Celebrating its 20th anniversary, the Advanced Maui Optical and Space Surveillance Technologies Conference (AMOS) brought together a record-breaking 919 participants from 18 countries, the largest attendance in its history, at the Wailea Beach Resort-Marriott, Maui. The event, presented by the Maui Economic Development Board (MEDB), is the premier technical conference in the nation devoted to Space Situational Awareness (SSA) and Space Traffic Management (STM).
Keynotes and panel discussions focused on improving SSA and STM to enable a rapidly growing commercial space economy while ensuring the safety, security, reliability, and operational sustainability of outer space to benefit all nations. Attendees discussed the critical nature of space safety, and focused on the need to mitigate the risk of collision or interference between satellites. As the situation becomes more urgent and the need for collaborative sustainability grows, governmental space policy, business incentives, and special technical requirements may all be needed to enhance space sustainability.
“Discussions included views on effective international cooperation in space and the long-term sustainability of the space environment,” said Leslie Wilkins, MEDB President and CEO. “With the advent of mega-constellations, the total number of space objects is likely to double within the next decade. This will increase the probability of collisions, making our normal daily life vulnerable to any disruption in the functioning of satellites.”
In addition to the technical sessions, the AMOS Conference included keynote speakers, policy forums, exhibit and poster sessions, technical short courses, networking events, the second annual EMER-GEN™ program, Best Paper Award, Best Student Paper Award, and Best Presenter Award in each technical session.
AMOS attracted nearly 200 technical papers this year with authors from 16 countries. The papers were reviewed and sorted into oral and poster presentations. The relevant technical papers will be considered for publication in the American Astronautical Society’s (AAS) Journal of Astronautical Sciences, for the second year.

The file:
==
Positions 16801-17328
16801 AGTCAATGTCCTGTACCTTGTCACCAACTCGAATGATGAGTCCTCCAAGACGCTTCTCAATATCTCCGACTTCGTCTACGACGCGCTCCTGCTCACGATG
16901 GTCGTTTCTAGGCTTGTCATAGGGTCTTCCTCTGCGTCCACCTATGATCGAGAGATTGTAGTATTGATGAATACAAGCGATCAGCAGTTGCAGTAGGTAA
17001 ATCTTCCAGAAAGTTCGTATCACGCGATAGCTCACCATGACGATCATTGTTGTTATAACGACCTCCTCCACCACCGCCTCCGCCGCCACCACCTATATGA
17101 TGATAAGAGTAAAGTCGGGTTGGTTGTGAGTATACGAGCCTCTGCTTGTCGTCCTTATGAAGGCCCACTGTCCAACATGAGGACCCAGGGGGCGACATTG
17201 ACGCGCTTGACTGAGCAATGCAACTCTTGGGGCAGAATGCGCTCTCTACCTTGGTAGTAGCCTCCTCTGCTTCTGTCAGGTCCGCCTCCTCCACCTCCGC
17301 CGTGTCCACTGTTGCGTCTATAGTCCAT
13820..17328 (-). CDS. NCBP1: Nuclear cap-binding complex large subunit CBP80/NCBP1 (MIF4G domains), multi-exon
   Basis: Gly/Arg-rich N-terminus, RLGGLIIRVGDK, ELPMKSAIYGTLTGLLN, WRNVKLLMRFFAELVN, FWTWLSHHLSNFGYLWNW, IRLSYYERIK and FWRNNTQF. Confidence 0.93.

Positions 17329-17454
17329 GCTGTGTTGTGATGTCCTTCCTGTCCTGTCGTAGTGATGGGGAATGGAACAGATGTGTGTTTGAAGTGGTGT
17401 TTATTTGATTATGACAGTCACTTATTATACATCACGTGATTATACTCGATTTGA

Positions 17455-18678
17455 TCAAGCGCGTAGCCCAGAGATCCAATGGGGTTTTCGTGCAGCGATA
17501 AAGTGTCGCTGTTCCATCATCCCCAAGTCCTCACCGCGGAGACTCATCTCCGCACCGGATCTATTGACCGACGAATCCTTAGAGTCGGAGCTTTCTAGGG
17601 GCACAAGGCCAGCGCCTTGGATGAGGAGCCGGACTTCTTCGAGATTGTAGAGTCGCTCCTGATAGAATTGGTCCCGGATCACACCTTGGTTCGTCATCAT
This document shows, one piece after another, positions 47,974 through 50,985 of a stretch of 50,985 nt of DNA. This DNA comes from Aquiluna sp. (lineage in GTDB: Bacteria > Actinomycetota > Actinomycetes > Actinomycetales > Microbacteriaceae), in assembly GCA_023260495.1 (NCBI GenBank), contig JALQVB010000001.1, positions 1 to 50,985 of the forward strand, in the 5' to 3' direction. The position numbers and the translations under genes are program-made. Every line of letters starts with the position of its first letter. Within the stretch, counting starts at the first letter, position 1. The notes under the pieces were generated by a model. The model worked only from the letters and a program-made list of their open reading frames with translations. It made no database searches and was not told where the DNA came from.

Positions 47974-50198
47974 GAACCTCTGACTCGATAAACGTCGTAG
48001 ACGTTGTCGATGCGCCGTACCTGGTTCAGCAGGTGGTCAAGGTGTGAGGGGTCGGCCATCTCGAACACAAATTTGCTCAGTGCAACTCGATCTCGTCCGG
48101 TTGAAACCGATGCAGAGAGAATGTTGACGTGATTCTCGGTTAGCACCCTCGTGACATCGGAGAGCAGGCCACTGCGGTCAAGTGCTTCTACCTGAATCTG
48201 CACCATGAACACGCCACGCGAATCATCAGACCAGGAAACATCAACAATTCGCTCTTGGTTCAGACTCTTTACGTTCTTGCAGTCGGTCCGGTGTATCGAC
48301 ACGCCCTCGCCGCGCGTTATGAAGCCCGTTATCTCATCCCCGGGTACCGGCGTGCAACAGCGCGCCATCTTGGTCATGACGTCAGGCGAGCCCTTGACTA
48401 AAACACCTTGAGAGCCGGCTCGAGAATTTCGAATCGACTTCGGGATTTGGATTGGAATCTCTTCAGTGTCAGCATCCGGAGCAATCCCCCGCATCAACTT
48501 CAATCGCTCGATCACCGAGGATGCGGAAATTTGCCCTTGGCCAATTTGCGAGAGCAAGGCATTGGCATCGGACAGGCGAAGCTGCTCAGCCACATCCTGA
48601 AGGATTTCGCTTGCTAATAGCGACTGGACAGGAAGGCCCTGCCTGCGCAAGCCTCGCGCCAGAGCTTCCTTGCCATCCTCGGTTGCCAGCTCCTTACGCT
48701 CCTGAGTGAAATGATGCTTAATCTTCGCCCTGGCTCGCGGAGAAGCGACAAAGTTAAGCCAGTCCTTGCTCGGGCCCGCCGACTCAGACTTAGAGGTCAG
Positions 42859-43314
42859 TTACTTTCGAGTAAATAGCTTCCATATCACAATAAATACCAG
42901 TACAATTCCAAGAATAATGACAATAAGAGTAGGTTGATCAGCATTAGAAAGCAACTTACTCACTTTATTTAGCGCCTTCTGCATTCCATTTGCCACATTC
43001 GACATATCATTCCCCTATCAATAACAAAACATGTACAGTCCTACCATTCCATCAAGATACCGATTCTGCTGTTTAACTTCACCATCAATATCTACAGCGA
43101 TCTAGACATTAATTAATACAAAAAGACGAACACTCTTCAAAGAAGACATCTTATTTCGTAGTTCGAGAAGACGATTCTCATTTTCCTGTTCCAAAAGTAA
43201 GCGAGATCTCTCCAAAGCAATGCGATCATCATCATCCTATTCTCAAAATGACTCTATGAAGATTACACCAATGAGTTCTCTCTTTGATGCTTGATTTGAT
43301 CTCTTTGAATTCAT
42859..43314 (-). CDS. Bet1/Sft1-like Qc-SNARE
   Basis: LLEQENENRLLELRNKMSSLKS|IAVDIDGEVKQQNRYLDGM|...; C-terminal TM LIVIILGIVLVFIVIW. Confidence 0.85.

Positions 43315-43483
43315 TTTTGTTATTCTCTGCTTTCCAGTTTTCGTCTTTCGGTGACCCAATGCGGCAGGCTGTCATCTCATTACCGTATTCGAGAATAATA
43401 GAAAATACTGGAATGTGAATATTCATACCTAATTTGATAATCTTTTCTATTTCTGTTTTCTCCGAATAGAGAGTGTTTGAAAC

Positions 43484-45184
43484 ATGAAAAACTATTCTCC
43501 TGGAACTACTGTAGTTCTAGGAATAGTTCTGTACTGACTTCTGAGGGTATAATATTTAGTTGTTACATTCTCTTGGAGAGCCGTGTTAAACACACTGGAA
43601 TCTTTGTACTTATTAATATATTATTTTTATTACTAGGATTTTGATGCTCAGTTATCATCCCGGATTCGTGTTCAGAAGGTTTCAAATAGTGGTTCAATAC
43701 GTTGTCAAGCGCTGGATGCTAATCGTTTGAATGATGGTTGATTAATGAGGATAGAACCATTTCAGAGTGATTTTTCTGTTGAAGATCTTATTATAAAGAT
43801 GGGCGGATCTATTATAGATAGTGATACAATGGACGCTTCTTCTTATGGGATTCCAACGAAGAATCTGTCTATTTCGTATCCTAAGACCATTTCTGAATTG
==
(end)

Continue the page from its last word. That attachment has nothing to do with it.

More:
In 2017, the AAS Space Surveillance Technical Committee, in partnership with MEDB, initiated the peer review process and publication of the selected papers which present significant new results, important insights, and state of the art surveys in all areas of astrodynamics, celestial mechanics, and space-related sciences.
“Peer review of select conference papers furthers the AMOS Conference’s standing as the lead technical conference in the area of SSA and provides a reference point for researchers working in the SSA and STM fields, “ said AAS SSTC member Robert Lauchie Scott, a Defence Scientist with Defence Research & Development, Canada. “We look forward to publishing the leading technical papers from AMOS with a view toward promoting the newest technologies, techniques, and practices ensuring the security and sustainable use of our Earth’s orbital resource.”
Awarded to the best manuscript submitted and presented by a student, the 2019 AMOS Conference Student Award went to James Blake, University of Warwick for his paper “Optical Imaging of Faint Geosynchronous Debris with the Isaac Newton Telescope”. Best 2019 Paper Award was presented to Robert Lauchie Scott for his paper “On-Orbit Observations of Conjuncting Space Objects Prior to the Time of Closest Approach”.
Best Presenter Awards for each session went to: Darren McKnight (Orbital Debris session), Michael Copeland (Adaptive Optics & Imaging session), Troy Dotigney (Space Situational Awareness session), Justin Fletcher (Machine Learning for SSA Applications session), Michael Werth (Adaptive Optics & Imaging session), Carolin Frueh (Non-Resolved Object Characterization session), Lauchie Scott (Astrodynamics session), Jeakan Thangavelautham (Space-Based Assets session), and Grant Thomas (Optical Systems & Instrumentation session).
AMOS 20th ANNIVERSARY: A MEMORABLE EVENT
The AMOS Conference began in 1999, as an Air Force Research Laboratory initiative executed by MEDB. At that time, the focus of the conference was to promote the AMOS site and facilities which have provided the U.S. DoD with SSA capabilities for over 65 years.
In 2006, MEDB assumed ownership of the AMOS Conference from the Air Force, and proceeded to build upon its early success by evaluating and adding elements to the conference that bring value to the SSA community. In the 13 years since, MEDB’s intent in presenting AMOS is still to support the Air Force’s mission on Maui which, in turn, supports MEDB’s mission of economic diversification.
“Celebrating the 20th Anniversary this year, we included some special AMOS moments and events to ensure a memorable conference,” said Leslie Wilkins, MEDB President and CEO. “We wanted to do something different to mark this important milestone. It was a wonderful opportunity to socialize and reminisce with the AMOS community, with special guest speakers and a memorable dinner to mark the occasion.”
Tamara Payne, Applied Optimization, said, “AMOS is a very important conference to me because I was part of the original group that developed, designed, and invented the conference with Paul Kervin, Sandy Ryan and others. It is the one place in the world that I can come to talk about the work that I do to protect all the important technology that we have in Earth orbit, and that helps keep us safe and secure in our daily lives. I believe Senator Inouye would be so proud of the wonderful women who run MEDB and how they have contributed to the growth of the AMOS Conference. AMOS is up there with the most professional conferences in the world. ”